To some extent, these arguments have come too late: Western governments have already bailed out the Chase Manhattans and Citicorps for much of the reckless private-sector lending that precipitated past Third World debt crises. But private lenders are still on the hook for several hundred billion dollars, and still inclined to back corrupt regimes in the belief that governments will inevitably come to their rescue. Private lenders oppose objective, legal tests of which loans should be repaid.
In this, they have co-conspirators. Western governments and their agencies – now the main creditors of the poorest countries – also want no-fault debt relief to avoid financial accountability for an estimated $400-billion in outstanding odious debts. In most cases, Western governments knew that substantial portions of their loans – up to 30%, says the World Bank – went directly into the pockets of corrupt officials, for their personal use. If the World Bank and other development agencies faced arbitration panels that could deem their loans to have been odious, the outcome could bankrupt them.
The G7 countries' export credit agencies, such as Canada's Export Development Corp., similarly need bail-outs to cover up their sordid loan portfolios. Over the past eight years, Ottawa transferred to EDC nearly $600-million to let it quietly write off an equal amount in bad debts from Third World and Eastern European countries. EDC's pretense of being a viable business would evaporate if its many odious debts were so identified. Little wonder it prefers that the government feign compassion for the world's poor while transferring its problems to the Canadian taxpayer.
In preparation for the G7 meeting in Cologne next month, the Canadian government has offered to totally write off the debts of numerous dictatorial regimes Canada had backed, including those in Liberia, Rwanda, Sudan, and Zaire. To avoid a repeat of these mistakes, it plans a code of conduct to stop government-owned export credit agencies and other trade finance institutions from providing credit to projects that don't benefit recipient countries.
But instead of averting another Third World debt crisis, this code – arbitrary, unenforceable, and subject to political manipulation – would only speed the next one's advent. Debt crises will stop only when moral hazard and unaccountable lending stop. They will stop when the Doctrine of Odious Debts is enforced.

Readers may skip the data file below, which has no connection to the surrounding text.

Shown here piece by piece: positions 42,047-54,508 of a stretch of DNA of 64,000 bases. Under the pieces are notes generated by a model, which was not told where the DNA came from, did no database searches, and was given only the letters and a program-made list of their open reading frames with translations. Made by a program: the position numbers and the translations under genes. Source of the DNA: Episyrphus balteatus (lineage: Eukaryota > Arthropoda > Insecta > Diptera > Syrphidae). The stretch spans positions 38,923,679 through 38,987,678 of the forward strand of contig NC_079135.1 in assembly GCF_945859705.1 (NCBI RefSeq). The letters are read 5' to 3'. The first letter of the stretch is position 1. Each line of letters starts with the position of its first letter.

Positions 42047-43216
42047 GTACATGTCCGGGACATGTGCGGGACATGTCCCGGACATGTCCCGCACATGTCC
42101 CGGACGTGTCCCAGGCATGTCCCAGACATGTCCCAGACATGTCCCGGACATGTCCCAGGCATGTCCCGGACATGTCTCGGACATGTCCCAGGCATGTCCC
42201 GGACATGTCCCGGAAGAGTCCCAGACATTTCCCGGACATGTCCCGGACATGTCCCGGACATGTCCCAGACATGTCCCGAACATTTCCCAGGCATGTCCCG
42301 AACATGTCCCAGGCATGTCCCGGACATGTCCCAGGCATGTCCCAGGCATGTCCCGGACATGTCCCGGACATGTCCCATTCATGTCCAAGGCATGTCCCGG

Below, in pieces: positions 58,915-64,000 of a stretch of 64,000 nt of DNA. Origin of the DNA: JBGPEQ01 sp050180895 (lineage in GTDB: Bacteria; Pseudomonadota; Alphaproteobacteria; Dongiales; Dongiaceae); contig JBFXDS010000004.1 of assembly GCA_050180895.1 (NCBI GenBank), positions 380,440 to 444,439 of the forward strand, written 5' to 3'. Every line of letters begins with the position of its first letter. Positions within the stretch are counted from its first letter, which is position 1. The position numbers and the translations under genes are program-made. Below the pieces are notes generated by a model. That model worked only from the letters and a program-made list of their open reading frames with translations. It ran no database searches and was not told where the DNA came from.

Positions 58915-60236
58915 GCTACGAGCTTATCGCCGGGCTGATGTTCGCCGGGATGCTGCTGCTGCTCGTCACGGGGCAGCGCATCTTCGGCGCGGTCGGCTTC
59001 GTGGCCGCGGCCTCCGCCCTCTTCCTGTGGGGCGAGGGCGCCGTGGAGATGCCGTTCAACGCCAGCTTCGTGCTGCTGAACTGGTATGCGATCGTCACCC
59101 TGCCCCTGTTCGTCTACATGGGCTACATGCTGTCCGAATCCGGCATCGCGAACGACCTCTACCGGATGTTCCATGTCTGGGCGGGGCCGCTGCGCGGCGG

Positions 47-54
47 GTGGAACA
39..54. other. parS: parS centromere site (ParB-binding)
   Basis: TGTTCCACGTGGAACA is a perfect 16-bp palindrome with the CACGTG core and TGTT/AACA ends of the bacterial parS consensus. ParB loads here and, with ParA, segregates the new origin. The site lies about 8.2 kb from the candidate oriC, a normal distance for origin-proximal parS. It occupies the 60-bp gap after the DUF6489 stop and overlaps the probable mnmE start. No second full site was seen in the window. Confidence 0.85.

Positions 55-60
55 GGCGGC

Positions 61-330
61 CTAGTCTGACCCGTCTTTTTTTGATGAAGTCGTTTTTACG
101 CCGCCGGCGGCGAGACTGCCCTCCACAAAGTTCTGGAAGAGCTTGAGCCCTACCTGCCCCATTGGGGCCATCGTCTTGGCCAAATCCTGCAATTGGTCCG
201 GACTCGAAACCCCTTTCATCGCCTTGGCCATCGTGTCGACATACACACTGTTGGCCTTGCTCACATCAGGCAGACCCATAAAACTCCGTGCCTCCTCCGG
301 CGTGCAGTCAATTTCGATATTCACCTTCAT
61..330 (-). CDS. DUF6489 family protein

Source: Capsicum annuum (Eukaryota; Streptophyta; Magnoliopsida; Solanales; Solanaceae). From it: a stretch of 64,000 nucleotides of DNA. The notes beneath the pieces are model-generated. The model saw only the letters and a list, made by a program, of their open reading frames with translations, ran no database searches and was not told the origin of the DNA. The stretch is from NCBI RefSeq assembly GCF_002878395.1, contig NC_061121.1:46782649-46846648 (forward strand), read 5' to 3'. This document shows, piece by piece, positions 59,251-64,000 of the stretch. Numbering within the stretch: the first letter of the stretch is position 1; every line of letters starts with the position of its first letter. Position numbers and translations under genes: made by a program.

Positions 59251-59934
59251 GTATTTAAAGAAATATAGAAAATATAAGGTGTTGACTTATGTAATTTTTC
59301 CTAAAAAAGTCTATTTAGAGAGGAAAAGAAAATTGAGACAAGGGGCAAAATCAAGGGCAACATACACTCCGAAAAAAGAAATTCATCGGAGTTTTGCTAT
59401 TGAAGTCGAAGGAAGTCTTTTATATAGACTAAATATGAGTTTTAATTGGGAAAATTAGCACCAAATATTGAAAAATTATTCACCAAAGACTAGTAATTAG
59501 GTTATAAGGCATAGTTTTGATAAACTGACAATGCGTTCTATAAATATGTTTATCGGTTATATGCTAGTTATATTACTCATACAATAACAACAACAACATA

The History of Odious Debt
At the turn of the century, after the United States won Cuba in the Spanish-American War, the Americans refused responsibility for the "Cuban debt," saying its proceeds prevented Cubans from revolting against Spanish domination. "They are debts created by the Government of Spain, for its own purposes and through its own agents, in whose creation Cuba had no voice," they declared, establishing a precedent that would later help inspire The Doctrine of Odious Debts.
Then came Great Britain v. Costa Rica, a landmark 1923 case involving the new Costa Rican government and the Royal Bank of Canada. Chief Justice Taft of the U.S. Supreme Court, sitting as an arbitrator, did not uphold the legitimacy of a loan to the government of the former dictator, Frederico Tinoco, because "the bank knew that this money was to be used by the retiring president, F. Tinoco, for his personal support after he had taken refuge in a foreign country."
Because of its significance, Mr. Taft accepted no payment for adjudicating the case. "I am glad to have the opportunity of manifesting my intense interest in the promotion of the judicial settlement of international disputes, and accept as full reward for any service I may have rendered, the honour of being chosen to decide these important issues between the high contracting parties."
Patricia Adams, executive director of Probe International, a Toronto-based economic and environmental think-tank, is an economist and the author of Odious Debts (Earthscan).